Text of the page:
Original Civil War-era Lincoln letter up for sale

NEWYou can now listen to Fox News articles!

A rare piece of American history is up for sale, just in time for Christmas.

An original letter written and signed by President Abraham Lincoln in the middle of the Civil War was recently discovered among a collection of family heirlooms belonging to the direct descendants of Mary Todd Lincoln.

Written four days before Christmas in 1863, it requests that Mrs. Lincoln’s first cousin and her husband, Mr. and Mrs. Craig, be allowed to safely return to their cotton plantation in Arkansas, which was by then in Union territory.

“[I]t is my wish,” Lincoln writes “that they be permitted to do so, and that the United States military forces in that vicinity will not molest them or allow them to be molested, when within their power to prevent, as long as the said Mr. and Mrs. Craig shall demean themselves as peaceful and loyal citizens to the United States.”

According to an account written on December 20, 1863 by John Todd Stuart (another cousin of Mary Todd Lincoln and Susan Craig), Mrs. Craig “called upon Mrs. Lincoln to arrange her business matters. She wants a pass and protection for Craig and herself to go to Arkansas to occupy their farm and raise a crop of cotton next year. … Mr. Lincoln as I am informed granted all Sue’s wishes and promised to have the papers made out for her by tomorrow…”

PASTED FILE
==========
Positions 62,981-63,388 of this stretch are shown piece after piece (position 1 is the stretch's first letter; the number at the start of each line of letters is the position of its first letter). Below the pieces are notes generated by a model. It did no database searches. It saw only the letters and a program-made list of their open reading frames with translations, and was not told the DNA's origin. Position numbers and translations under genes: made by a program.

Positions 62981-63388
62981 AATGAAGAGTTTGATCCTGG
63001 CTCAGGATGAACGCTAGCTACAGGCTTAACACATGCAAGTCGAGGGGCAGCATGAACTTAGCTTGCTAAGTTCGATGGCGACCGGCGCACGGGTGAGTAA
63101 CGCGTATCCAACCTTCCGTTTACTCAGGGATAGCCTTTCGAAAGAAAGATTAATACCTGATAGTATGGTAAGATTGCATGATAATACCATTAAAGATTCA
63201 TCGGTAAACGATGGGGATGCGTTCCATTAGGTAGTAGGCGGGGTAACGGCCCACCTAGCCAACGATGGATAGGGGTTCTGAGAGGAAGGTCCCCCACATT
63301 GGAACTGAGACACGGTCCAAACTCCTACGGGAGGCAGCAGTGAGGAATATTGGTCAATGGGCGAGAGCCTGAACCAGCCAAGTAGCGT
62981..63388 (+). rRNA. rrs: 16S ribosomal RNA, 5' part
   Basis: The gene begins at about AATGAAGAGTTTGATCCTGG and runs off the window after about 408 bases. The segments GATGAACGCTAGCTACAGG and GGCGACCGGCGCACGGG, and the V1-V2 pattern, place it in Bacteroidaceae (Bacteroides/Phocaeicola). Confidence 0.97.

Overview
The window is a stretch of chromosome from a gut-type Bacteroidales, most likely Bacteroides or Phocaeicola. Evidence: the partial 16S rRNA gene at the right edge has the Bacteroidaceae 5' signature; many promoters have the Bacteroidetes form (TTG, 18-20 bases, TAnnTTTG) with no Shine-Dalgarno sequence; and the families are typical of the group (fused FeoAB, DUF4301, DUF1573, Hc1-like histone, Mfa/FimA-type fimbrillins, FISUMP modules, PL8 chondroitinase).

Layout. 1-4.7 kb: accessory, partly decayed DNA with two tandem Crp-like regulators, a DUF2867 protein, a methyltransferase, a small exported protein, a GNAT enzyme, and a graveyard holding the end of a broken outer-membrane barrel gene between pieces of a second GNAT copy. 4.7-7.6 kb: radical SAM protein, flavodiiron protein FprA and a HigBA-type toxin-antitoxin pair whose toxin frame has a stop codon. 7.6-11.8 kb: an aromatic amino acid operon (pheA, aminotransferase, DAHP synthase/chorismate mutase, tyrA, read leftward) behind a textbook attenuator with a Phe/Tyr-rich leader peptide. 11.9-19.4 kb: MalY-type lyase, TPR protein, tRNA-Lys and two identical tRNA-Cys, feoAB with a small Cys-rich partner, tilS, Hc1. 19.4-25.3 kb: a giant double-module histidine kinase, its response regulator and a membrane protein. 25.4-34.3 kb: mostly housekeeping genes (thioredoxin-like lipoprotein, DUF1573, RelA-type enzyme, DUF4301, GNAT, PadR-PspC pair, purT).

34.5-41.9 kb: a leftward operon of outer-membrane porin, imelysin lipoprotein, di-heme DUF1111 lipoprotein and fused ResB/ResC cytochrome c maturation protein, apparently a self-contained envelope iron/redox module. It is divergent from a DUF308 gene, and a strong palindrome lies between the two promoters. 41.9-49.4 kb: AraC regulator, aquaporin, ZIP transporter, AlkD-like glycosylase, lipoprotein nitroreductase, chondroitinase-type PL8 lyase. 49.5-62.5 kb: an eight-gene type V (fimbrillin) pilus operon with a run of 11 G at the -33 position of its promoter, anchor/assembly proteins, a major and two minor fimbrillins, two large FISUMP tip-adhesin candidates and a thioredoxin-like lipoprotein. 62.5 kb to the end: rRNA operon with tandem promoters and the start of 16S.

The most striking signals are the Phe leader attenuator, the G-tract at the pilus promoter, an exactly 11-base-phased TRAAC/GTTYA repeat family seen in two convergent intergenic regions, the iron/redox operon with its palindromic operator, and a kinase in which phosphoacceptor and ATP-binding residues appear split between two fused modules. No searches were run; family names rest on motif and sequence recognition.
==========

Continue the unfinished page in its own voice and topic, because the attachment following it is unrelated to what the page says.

HOW A MASSIVE PENGUIN COLONY HIDDEN FOR THOUSANDS OF YEARS WAS FOUND

President Lincoln handed that unique protection order – beautifully scripted on Executive Mansion letterhead and dated December 21, 1863 – to the Craigs in a White House meeting. They carried it back to their home in Arkansas and from there, it was passed down from generation to generation, until it ultimately ended up in the care of a descendant now living in the Midwest.

It was recently acquired directly from that descendant by the Raab Collection, and is now for sale for $60,000.

“Finding something from Abraham Lincoln that is still in the hands of the family of the recipient is increasingly rare,” says Nathan Raab, the vice president of the Raab Collection. “Something of this importance and connection to Lincoln's family is very uncommon.”

RETURNING SOLDIER SURPRISES GRANDDAUGHTER AT RESTAURANT

And he would certainly know. The Raab collection has worked on the sale and preservation of many important historical documents, and with the families of their authors, including Thomas Jefferson, Ulysses S. Grant and Ronald Reagan among others.